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opposite party retorted by purchasing a finer and more becoming cap, in which the piper's daughter appeared the following Sunday, to the confusion of her enemies and amidst the triumphant congratulations of her friends. This coup-de-main carried the day. The council, taken by surprise, wanted courage or presence of mind enough for a second confiscation ; and before the lapse of another week, the central authorities interfered. The council was eventually ordered to make restitution and pay the costs.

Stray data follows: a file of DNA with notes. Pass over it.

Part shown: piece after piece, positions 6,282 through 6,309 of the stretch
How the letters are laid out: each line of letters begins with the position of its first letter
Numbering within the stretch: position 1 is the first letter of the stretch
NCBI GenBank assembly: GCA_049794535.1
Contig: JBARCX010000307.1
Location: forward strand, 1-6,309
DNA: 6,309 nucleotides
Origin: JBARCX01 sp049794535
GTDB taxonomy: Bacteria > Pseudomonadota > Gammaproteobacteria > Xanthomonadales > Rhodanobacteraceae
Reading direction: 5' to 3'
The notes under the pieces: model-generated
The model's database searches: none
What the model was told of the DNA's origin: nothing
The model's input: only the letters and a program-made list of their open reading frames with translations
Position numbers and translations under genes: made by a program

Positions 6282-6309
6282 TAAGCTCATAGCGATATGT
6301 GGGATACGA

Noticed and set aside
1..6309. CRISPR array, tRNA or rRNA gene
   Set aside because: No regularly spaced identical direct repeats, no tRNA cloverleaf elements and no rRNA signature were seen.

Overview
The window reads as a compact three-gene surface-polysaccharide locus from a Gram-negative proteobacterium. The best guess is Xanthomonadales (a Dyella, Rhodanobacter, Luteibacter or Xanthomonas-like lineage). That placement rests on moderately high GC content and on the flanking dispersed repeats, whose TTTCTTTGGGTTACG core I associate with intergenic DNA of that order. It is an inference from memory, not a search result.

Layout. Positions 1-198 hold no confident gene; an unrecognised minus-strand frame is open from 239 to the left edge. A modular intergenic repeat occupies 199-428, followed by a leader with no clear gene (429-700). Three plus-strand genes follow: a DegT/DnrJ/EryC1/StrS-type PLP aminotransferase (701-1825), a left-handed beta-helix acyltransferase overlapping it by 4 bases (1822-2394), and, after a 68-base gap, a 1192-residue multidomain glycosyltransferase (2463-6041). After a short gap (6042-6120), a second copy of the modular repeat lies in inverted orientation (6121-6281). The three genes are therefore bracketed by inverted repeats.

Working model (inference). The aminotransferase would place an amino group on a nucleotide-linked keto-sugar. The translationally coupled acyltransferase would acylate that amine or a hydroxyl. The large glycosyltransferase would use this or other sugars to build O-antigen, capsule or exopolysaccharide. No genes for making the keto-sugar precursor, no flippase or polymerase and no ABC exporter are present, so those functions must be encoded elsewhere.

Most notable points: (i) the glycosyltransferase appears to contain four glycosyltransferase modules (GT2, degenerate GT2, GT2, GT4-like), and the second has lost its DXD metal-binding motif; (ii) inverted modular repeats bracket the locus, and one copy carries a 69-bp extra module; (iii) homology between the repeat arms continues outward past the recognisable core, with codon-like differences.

The exact number of dishes to be served at the table of each class of the community according to their rank was carefully prescribed ; and a license was required for any departure from the ordinance. A long process is reported, in which a list of the dishes and the guests, with a minute description of their quality, was submitted to the Grand Duke in council, who, after deliberating with a gravity resembling that of the Roman Senate in the famous turbot case temp. Domitian, acquitted the accused. Musical instruments were the subject of equally stringent regulations; trumpets and trombones being especially confined to grand occasions and forbidden to persons of low degree. The trumpeters and kettle-drummers formed a close and highly privileged corporation. One Mather Richter, at Altenberg, was fined 200 dollars for allowing trumpets to be blown at his daughter's wedding; and so late as 1732 the trumpeters and trombone-players of Weissenfels lodged a complaint against the bailiff of Freiburg for daring to make the state-piper attend on him with trumpets and trombones. The defence was, that persons of distinction were present; and the cause came at last before the Law Faculty of Leipsig, who, on due examination of the circumstances and the precedents, let off the offender on payment of costs.